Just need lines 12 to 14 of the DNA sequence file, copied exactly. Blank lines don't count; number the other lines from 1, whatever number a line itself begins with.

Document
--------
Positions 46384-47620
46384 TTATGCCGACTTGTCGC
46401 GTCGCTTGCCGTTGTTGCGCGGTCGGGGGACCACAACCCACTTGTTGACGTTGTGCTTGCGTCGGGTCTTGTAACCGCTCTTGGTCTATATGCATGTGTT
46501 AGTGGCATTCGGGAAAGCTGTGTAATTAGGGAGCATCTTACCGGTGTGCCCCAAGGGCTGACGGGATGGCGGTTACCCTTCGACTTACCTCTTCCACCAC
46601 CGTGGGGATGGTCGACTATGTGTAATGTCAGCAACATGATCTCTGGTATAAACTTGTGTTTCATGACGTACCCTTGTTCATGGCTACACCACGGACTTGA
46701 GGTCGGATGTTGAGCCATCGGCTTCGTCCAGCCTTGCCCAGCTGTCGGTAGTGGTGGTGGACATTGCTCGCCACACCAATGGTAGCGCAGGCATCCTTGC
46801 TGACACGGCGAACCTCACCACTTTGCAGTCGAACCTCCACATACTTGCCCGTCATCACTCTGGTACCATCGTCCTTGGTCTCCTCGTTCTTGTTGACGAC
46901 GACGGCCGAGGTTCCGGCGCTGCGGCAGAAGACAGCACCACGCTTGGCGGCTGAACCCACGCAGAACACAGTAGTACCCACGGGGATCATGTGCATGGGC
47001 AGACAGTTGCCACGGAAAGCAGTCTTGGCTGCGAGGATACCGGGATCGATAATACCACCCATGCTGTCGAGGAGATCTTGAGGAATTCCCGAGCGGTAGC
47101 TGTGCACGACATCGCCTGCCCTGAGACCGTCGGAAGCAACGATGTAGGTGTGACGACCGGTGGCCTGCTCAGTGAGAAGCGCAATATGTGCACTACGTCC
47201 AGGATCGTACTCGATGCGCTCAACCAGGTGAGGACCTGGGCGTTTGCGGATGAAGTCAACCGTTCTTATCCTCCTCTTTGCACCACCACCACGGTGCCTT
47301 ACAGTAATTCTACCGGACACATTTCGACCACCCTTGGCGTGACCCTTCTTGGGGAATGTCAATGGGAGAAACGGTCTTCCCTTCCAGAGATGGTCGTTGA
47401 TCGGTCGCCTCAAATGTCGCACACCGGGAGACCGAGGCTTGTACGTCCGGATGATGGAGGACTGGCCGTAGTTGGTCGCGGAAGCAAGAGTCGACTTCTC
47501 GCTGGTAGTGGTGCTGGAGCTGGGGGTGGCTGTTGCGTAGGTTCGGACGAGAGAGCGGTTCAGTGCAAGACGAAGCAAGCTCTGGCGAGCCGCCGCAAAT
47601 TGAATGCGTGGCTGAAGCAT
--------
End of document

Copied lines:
47301 ACAGTAATTCTACCGGACACATTTCGACCACCCTTGGCGTGACCCTTCTTGGGGAATGTCAATGGGAGAAACGGTCTTCCCTTCCAGAGATGGTCGTTGA
47401 TCGGTCGCCTCAAATGTCGCACACCGGGAGACCGAGGCTTGTACGTCCGGATGATGGAGGACTGGCCGTAGTTGGTCGCGGAAGCAAGAGTCGACTTCTC
47501 GCTGGTAGTGGTGCTGGAGCTGGGGGTGGCTGTTGCGTAGGTTCGGACGAGAGAGCGGTTCAGTGCAAGACGAAGCAAGCTCTGGCGAGCCGCCGCAAAT